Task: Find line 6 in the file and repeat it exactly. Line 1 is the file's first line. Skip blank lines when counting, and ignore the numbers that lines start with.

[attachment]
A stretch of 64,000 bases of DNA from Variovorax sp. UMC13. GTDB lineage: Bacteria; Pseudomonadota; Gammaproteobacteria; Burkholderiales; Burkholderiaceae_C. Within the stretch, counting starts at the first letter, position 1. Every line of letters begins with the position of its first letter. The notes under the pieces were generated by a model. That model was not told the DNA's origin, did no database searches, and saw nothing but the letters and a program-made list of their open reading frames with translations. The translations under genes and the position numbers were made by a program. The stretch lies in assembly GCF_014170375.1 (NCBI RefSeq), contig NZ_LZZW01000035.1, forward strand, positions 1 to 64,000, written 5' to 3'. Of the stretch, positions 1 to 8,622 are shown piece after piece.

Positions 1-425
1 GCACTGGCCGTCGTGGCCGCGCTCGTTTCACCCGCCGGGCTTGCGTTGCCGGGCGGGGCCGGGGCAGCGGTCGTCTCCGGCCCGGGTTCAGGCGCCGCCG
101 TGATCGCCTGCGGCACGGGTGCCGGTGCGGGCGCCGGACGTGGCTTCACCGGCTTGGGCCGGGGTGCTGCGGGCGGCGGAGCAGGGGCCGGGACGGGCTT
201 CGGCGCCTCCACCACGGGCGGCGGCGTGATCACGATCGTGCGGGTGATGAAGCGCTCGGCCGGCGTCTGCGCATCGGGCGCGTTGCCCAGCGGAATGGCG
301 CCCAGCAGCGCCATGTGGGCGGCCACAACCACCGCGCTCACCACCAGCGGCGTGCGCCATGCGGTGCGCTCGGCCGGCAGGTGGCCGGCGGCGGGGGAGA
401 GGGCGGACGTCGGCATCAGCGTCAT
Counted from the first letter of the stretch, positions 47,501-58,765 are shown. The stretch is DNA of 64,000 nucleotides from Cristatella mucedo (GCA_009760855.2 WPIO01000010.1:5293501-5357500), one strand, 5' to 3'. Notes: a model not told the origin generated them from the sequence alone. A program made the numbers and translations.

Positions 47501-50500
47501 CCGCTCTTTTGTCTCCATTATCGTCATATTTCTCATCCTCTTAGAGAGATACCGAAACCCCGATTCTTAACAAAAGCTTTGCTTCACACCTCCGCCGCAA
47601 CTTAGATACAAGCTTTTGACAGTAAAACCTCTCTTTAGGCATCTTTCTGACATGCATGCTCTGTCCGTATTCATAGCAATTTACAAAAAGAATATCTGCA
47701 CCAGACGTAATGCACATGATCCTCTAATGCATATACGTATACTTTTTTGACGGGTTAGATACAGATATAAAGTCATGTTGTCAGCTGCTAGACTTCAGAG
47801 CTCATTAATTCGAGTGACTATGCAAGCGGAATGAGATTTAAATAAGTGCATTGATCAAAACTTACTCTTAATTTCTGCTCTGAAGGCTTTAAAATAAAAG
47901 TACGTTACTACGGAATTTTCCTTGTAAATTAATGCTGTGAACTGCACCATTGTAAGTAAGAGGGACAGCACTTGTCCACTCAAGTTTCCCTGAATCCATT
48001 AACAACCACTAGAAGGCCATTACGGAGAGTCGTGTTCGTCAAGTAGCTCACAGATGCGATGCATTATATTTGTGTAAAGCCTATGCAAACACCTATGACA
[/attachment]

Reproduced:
301 CCCAGCAGCGCCATGTGGGCGGCCACAACCACCGCGCTCACCACCAGCGGCGTGCGCCATGCGGTGCGCTCGGCCGGCAGGTGGCCGGCGGCGGGGGAGA